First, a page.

Feb. 20, 2001 -- The extensive public transportation system put in place to prevent traffic meltdown during the 1996 Atlanta Olympic Games also reduced children's asthma attacks by more than 40%, according to a Centers for Disease Control and Prevention (CDC) study reported in this week's Journal of the American Medical Association.
"We found that decreased traffic density during the Olympics was associated with less ozone and other types of pollution, which might be why so many fewer children needed acute medical care for asthma during that period," says lead author Michael S. Friedman, MD, who works in the Air Pollution and Respiratory Health Branch of the CDC's National Center for Environmental Health.
The CDC researchers studied reports of physician visits and hospital care for children aged 1 to 16 years who lived in metropolitan Atlanta during 1996. They compared the number of acute care visits and hospitalizations for asthma during the 17 days of the Olympic Games to those during the four weeks just before and after the Olympics. The researchers also looked at weekday traffic counts.
During the Olympic Games, children with asthma needed 41.6% fewer physician visits and hospitalizations, according to the Georgia Medicaid claims file, and 44.1% fewer, according to a health maintenance organization database. Emergency room visits dropped by over 11%.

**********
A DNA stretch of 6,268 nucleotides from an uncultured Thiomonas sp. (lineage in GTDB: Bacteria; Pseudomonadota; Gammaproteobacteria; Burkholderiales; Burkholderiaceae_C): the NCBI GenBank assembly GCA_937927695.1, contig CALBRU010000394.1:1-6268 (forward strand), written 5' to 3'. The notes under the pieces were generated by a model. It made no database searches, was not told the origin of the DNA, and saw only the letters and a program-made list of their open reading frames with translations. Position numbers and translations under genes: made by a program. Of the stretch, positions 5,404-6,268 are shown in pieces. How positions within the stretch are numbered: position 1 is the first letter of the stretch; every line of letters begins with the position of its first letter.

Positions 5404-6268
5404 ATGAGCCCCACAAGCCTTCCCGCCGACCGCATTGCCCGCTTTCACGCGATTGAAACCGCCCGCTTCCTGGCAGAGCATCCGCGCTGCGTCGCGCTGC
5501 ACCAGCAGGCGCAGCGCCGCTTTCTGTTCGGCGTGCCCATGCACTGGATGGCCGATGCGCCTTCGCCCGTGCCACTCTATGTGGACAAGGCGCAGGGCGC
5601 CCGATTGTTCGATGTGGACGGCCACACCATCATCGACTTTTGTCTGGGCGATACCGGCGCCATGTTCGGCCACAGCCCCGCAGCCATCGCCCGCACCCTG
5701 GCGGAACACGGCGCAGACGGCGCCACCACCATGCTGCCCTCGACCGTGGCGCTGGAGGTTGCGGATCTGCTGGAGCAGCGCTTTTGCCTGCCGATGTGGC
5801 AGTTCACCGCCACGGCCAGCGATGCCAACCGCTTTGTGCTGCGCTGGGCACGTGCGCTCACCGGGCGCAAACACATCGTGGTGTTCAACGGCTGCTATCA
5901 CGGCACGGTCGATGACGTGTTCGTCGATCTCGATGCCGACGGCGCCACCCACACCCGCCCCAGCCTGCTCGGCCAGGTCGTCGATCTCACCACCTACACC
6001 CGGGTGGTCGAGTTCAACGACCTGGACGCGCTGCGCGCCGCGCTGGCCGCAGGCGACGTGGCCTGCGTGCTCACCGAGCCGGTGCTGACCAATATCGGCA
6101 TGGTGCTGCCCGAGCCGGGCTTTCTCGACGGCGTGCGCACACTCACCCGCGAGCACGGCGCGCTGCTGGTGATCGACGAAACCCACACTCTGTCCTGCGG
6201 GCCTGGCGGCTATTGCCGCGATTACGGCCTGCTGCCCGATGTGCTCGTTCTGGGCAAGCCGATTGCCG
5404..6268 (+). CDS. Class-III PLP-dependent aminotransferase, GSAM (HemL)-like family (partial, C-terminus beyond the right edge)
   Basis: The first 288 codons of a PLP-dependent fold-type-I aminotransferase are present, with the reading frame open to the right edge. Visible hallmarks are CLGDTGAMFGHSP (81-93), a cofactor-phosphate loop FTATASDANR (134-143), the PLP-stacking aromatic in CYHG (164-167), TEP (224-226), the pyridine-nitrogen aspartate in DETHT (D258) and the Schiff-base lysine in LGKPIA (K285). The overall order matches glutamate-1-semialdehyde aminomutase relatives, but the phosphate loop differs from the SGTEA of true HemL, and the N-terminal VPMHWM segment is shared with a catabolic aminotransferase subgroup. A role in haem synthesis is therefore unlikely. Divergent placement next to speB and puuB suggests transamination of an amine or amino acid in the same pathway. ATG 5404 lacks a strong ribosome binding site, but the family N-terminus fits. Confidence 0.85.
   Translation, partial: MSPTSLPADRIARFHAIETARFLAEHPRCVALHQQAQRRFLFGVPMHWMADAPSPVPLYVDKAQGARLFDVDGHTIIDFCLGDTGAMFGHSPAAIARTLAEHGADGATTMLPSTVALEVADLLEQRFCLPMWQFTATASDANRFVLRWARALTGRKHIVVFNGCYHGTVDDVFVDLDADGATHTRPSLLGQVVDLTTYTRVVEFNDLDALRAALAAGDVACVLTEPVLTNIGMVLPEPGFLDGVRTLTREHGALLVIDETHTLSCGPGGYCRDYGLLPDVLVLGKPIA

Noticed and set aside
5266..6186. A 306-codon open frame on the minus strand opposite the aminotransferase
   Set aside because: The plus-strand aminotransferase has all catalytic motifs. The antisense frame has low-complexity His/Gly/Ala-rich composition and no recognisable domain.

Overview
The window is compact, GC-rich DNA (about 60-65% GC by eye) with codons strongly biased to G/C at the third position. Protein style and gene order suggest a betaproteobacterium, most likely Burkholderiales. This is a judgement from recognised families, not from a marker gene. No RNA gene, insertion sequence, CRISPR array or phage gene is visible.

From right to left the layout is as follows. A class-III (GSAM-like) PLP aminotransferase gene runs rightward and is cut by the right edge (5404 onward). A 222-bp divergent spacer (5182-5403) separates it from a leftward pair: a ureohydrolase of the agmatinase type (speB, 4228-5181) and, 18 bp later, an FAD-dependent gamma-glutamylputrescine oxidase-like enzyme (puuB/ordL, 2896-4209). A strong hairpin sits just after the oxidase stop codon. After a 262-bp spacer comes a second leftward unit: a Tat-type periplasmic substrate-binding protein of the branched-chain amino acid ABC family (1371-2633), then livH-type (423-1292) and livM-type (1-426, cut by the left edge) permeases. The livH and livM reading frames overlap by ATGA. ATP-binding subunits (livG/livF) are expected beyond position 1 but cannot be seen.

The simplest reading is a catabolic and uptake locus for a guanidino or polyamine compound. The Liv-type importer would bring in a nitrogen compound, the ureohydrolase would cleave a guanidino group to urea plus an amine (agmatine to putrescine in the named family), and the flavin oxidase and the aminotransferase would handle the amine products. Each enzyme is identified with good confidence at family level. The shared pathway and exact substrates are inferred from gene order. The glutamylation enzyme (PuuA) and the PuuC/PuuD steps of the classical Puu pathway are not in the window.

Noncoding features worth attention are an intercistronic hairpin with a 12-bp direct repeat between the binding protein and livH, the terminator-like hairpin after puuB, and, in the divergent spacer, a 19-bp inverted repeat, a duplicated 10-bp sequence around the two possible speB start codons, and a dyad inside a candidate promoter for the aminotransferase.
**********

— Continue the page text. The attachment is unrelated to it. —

These improvements were accompanied by a 27.9% drop in daily peak ozone concentration. The researchers think this was due to a 22.5% decrease in weekday morning traffic.
"There is no question that changes in air quality are one factor in the increased incidence of allergy and asthma in the U.S.," says Andrew Saxon, MD, who was not involved in this study but who has studied the effect of vehicle exhaust on allergy and asthma.
Saxon says he was not surprised to learn that reduced traffic during the Olympics was associated with better health for Atlanta children who have asthma. But he points out that putting these lessons into long-term public policy is a difficult job. Saxon is professor of medicine in the division of clinical immunology and allergy at the University of California in Los Angeles.
"Our study shows that it is possible to change transportation behaviors, at least in the short term, and that if this change continues over a number of days, it can be associated with reduced need for asthma care," Friedman says. "Since 7% of children in the U.S. have asthma, this is an important point."
Atlanta achieved this traffic reduction by putting together an integrated, 24-hour-a-day public transportation system, adding 1,000 buses for park-and-ride services, encouraging local business use of alternative work hours and telecommuting, closing the downtown area to private cars, changing downtown truck delivery schedules, and issuing regular public warnings about traffic and air quality problems.